Parking boys have made a return to the Nairobi Central Business District (CBD) in their droves after a failed attempt by the Nairobi Metropolitan Services (NMS) to drive them out.
The group is once again ruling the roost within the city centre, turning many streets into their stomping grounds.
Despite a crackdown by the Major-General Mohammed Badi-led administration last month, the parking boys have returned and are going about their business as if they are above the law.
From directing private motorists on where to park, collecting money from the same motorists for "offering" them parking space, to terrorising those who resist their advances, the parking boys seem to be a law unto themselves.
Late last month, NMS, led by the Director of Enforcement Dr Mark Leruk, carried out a sting operation on the notorious parking boys for two days.
Despite Dr Leruk's tough-talking that the crackdown would continue until all parking boys were cleared from the streets, the tough stance amounted to nothing.
That was on Wednesday, October 28, 2020. Come Monday, the parking boys returned to the streets like they had just gone on vacation.
"That is a security issue that needs talking face-to-face. However, the crackdown will continue until we are done with the parking boys," said Dr Leruk on October 31, 2020, when this writer tried to ask about the return of the parking boys.
Further attempts to get Dr Leruk to respond to the issue have been futile with the enforcement director neither picking up calls nor responding to text messages.
The parking boys menace has been a growing concern in the capital city because of the insecurity posed by the group to Nairobi residents as they are not only involved in extortion but also theft.
Nairobi Central MCA Daniel Ngengi, in September, raised the issue before Nairobi County Assembly, imploring NMS and City Hall to rein in the ever-growing numbers. He said the group had turned into a syndicate operating at will in the city centre, vandalising private vehicles as well as causing gross disorderliness in the CBD.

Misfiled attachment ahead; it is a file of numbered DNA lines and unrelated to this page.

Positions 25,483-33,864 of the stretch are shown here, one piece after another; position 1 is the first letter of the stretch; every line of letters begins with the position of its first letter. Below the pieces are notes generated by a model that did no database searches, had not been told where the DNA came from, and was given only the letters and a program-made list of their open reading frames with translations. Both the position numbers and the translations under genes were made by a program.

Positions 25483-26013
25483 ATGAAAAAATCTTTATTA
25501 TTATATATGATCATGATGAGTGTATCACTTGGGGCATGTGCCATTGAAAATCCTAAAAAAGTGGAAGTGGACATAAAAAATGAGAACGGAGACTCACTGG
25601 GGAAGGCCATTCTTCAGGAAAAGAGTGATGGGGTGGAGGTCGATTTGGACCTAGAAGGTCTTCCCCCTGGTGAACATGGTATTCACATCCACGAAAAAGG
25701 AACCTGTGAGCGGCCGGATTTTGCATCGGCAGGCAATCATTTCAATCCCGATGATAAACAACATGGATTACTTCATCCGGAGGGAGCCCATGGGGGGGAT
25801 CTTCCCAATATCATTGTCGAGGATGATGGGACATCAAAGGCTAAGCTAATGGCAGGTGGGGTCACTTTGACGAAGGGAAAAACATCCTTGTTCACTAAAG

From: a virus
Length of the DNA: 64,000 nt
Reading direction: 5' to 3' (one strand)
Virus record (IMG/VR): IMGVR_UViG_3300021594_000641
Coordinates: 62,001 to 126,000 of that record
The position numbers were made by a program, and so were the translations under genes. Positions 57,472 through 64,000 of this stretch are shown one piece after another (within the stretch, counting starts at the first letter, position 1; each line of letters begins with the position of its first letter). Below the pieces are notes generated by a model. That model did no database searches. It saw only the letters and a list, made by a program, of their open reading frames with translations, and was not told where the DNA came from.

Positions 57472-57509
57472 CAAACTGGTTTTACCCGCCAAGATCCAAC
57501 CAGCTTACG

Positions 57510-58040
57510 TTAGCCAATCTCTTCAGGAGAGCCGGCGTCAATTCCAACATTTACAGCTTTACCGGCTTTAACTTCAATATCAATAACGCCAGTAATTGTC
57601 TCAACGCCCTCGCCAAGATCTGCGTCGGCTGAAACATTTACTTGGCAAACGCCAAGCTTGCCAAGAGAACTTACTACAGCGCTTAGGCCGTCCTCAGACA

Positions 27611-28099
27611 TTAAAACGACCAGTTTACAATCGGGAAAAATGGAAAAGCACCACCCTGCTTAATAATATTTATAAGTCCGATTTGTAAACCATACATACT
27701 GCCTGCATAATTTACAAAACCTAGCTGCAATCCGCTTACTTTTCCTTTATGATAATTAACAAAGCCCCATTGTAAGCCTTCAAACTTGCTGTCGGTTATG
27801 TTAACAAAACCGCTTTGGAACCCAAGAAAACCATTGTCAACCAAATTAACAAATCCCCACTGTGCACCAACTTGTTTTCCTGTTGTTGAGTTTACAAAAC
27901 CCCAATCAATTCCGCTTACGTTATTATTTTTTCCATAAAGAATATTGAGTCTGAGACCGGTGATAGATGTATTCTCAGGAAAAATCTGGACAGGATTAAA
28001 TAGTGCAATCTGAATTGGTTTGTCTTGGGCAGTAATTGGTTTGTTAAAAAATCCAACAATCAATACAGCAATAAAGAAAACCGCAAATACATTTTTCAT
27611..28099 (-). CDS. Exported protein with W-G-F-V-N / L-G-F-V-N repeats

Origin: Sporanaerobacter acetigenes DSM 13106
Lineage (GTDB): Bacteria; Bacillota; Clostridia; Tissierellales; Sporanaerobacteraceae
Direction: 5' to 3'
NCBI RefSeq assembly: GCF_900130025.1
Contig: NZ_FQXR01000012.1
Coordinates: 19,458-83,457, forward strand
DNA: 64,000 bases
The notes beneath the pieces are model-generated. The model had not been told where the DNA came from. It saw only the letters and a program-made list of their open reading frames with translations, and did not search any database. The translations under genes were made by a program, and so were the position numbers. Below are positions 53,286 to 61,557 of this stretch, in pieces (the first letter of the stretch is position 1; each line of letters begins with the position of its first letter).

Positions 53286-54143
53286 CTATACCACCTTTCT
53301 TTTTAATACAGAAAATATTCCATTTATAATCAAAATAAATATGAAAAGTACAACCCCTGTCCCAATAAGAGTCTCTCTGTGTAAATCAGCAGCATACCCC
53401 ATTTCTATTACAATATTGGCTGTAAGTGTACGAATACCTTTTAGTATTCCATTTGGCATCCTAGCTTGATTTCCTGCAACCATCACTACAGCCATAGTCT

Mr Ngengi said the parking boys were going on about their business as if they are engaged in a full-time job where they report at 9am and leave for home at 5pm.
"Nairobi CBD has become quite a hazardous place for people going about their businesses," lamented Mr Ngengi.
He said the parking boys have turned several parking spaces in the city centre into their territories where they extort money from private motorists. Those who do not give in to their demands by parting with Sh100 or more have their vehicles vandalised.
"You park your car and, if you do not part with Sh100, you will find your car vandalised," he said.
The hotspots are the stretch of Banda Street from Kimathi Street to Muindi Mbingu; Muindi Mbingu Street, especially around Jeevanjee Gardens; Kenyatta Avenue, more specifically the Stanbic Bank stretch; in front of and behind Nation Centre, Kenya Cinema and along Moi Avenue stretching from the former Karrymatt Supermarket to the former Nakumatt Supermarket, now Naivas Supermarket.
So lucrative is the practice that some on average make Sh36,000 untaxed money every month just for beckoning and guiding motorists to parking spaces.
The county by-laws outlaw "signalling, guiding or directing a driver of a vehicle into or out of a parking place".